Peter Parker’s International Vacation

Jake Gyllenhaal has a strange look in his eyes for the first half hour — “I was nominated for a Oscar,” they say, “I used to do low budget quirky cult hits.” He’s a superhero from a parallel dimension, here to do battle with four Elementals that want to destroy this Earth as they destroy his. And it just so happens Water hits Venice when Peter Parker is on his school trip.

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Oh Deeeerie Meeee

High Life (Claire Denis, 2018)

This is not alas the big screen version of the classic Alan Cumming-Forbes Masson-Siobhan Redmond sitcom, but Robert Pattison is no Alan Cumming and Juliette Binoche is no Forbes Masson. What we have is sf that suffers in the name of art, with Silent Running, Stalker and Sleeper wizzed in the blender with a crapper version of The Black Hole dribbling out of the jug.

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The Antepenultimate Jedi

Have you seen it? Read on. If not, and spoilers bother you, stop.

The Last Jedi (Rian Johnson, 2017)

There’s a moment in Reign of Fire where a story is being acted out for a group of rapt children — and we in the audience should recognise the story, since it’s a version of the original Star Wars trilogy. Those first three films — episodes IV to VI — have the quality of the fairy tale, the orphan who battles monsters, who reaches the happily ever after moment and then is heard from no more, until he has to give half his kingdom and his daughter to whomever will slay the dragon. There is always another child — and it should have been more interesting than it was that Anakin was that child and grew up to be evil Darth Vader. Think reading The Magician’s Nephew after The Lion, the Witch and the Wardrobe. And then there was Rey, in The Force Awakens, of mysterious birth, a wild untutored phoenix in the ways of the Force who this time was a girl (and there was a great perturbance in the Force….)

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Falling to Earth Again

Every so often, a contribution gets spiked or falls into limbo, and the text hangs around not being read on the harddrive. I ended up writing about The Man Who Fell to Earth in Solar Flares, “Unimportant Failures: The Fall and Rise of The Man Who Fell to Earth”, Science Fiction Across Media: Adaptation/Novelisation and “The Man Who Fell To Earth: The Messiah and the Amphicatastrophe”, Heroes, Monsters and Values: Science Fiction Films of the 1970s. I discuss the more famous, 1976, version here.

The Man Who Fell to Earth (David Gerber Productions/MGM Television, 1987)
Adapted from Walter Tevis, The Man Who Fell to Earth (1963)

(Dir. Bobby Roth; Sc. Richard Kitter; Pr. Christopher Chulack; Cin. Frederick Moore; P.D. John Mansbridge; SFX. Charles E. Dolan; starring Lewis Smith (John Dory); James Laurenson (Felix Hawthorne); Robert Picardo (Agent Richard Morse); Bruce McGill (Vernon Gage); Wil Wheaton (Billy Milton); Beverly D’Angelo (Eva Milton))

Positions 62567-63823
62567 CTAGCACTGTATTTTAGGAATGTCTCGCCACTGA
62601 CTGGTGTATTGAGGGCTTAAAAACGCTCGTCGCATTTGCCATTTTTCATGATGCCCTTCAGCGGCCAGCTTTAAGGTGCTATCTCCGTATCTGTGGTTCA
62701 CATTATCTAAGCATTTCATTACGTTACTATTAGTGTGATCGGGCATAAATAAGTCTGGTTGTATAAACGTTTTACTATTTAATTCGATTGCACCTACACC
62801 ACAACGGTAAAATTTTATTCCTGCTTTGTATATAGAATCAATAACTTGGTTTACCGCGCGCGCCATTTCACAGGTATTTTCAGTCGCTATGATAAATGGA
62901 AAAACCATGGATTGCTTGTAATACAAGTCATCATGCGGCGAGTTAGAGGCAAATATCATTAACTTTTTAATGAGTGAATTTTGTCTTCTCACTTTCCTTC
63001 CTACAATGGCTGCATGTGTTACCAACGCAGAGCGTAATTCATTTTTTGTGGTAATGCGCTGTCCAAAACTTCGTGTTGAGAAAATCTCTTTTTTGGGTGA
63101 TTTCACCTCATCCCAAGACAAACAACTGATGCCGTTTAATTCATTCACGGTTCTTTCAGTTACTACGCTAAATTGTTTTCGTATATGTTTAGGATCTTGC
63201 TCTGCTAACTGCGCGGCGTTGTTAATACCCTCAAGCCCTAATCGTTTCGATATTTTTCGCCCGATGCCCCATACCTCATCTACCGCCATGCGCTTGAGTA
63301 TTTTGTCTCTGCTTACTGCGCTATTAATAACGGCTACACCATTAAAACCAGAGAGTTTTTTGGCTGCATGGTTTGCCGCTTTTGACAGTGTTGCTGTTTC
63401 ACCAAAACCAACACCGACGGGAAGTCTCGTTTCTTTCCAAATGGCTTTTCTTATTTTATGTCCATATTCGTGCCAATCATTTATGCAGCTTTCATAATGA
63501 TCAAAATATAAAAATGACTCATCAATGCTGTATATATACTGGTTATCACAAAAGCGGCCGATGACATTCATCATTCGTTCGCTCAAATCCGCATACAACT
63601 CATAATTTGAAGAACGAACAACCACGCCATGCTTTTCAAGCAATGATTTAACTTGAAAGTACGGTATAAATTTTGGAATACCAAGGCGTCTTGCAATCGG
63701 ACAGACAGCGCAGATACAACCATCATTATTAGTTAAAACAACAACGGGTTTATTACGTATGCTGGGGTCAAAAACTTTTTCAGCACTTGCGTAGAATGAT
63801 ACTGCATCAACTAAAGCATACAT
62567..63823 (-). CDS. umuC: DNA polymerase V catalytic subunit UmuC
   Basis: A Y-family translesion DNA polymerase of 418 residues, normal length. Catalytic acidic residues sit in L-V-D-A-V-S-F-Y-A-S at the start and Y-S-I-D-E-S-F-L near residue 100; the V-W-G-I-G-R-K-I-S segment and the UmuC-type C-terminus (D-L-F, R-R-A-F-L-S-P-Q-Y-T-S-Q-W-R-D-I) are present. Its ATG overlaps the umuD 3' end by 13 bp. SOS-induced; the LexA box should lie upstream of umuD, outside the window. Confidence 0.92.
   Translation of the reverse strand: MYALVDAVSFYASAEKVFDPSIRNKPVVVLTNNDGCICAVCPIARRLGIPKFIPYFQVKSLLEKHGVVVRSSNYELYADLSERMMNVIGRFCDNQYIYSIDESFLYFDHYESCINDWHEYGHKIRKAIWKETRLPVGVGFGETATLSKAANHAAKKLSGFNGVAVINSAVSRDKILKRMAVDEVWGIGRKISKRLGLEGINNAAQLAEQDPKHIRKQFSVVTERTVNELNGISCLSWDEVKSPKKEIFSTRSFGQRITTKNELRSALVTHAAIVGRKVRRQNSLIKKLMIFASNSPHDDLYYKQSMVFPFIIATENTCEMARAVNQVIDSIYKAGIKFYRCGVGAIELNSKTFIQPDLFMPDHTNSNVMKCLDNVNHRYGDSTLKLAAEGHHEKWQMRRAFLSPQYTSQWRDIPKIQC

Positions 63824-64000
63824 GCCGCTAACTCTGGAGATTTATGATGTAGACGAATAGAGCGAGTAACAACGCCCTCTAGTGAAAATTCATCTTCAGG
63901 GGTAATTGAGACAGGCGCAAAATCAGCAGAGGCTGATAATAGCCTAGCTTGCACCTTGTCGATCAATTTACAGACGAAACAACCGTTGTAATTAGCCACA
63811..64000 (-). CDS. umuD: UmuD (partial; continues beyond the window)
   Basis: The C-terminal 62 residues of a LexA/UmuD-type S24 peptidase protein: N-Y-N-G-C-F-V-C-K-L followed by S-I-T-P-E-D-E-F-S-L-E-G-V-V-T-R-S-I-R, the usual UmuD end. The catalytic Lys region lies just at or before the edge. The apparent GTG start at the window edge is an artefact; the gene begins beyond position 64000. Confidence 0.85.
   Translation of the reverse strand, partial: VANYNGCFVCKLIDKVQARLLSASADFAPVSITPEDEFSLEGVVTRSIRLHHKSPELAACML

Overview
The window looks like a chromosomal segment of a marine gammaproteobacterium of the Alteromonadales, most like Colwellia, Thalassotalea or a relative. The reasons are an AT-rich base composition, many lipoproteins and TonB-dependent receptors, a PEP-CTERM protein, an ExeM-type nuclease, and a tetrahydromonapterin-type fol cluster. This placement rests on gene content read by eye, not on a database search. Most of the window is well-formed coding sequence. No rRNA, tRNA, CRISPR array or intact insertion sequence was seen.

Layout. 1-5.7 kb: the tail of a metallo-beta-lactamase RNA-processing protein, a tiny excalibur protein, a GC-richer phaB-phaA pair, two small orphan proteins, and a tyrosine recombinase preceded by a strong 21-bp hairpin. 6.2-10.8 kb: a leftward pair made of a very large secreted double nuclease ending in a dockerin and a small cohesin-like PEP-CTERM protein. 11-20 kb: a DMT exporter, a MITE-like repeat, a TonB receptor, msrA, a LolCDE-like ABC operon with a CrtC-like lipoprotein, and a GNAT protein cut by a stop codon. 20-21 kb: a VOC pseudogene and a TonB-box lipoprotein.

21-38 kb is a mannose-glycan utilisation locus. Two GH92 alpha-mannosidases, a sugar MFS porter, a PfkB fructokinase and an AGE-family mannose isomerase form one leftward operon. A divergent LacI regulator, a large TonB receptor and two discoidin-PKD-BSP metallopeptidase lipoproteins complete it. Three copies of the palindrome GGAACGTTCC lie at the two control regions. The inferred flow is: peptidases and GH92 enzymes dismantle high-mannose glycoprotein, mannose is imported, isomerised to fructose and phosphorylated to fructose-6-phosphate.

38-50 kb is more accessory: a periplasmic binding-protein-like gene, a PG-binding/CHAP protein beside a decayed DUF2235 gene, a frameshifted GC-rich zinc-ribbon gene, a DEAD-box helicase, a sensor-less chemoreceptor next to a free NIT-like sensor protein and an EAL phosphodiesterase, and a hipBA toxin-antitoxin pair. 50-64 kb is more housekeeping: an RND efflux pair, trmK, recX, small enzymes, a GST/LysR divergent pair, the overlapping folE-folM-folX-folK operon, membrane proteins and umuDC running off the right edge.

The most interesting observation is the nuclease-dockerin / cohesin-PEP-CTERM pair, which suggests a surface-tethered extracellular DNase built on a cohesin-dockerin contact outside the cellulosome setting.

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The Falling Man

Every so often, a contribution gets spiked or falls into limbo, and the text hangs around not being read on the harddrive. I ended up writing about The Man Who Fell to Earth in Solar Flares, “Unimportant Failures: The Fall and Rise of The Man Who Fell to Earth”, Science Fiction Across Media: Adaptation/Novelisation and “The Man Who Fell To Earth: The Messiah and the Amphicatastrophe”, Heroes, Monsters and Values: Science Fiction Films of the 1970s. I review the 1987 TV movie remake here [You’ll have to wait a few hours].

The Man Who Fell To Earth (British Lion, 1976)
Adapted from Walter Tevis, The Man Who Fell to Earth (1963)

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The Ape with No Name

War for the Planet of the Apes (Matt Reeves, 2017)

The original Planet of the Apes franchise is a good example of the way in which sf film moved from radical to conservative between the late 1960s and late 1970s. Whilst the original Pierre Boulle novel presumably needs to be read in terms of French political history and colonialism, or in terms of class, the films seemed to offer an allegory for America in the civil rights era, with the apes standing in for whites, African Americans and Jews. Certainly we have the spectacle of Charlton Heston, old Moses and Ben Hur, and fellow white astronauts being subjected to the slave experience. As a sequel gave way to prequels, the films seemed to become more anxious about the politics (and there is something frankly racist about the allegory).

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Peter Parker’s Day Off

Spider-Man: Homecoming (Jon Watts, 2017)

I can remember standing in a queue for the Spider-Man reboot, worried that it would be rebooted again before I got to see it. And here we are, a new Spider-Man, now part of the Marvel Comics Universe, after what I assume is a cameo in a Captain America movie.

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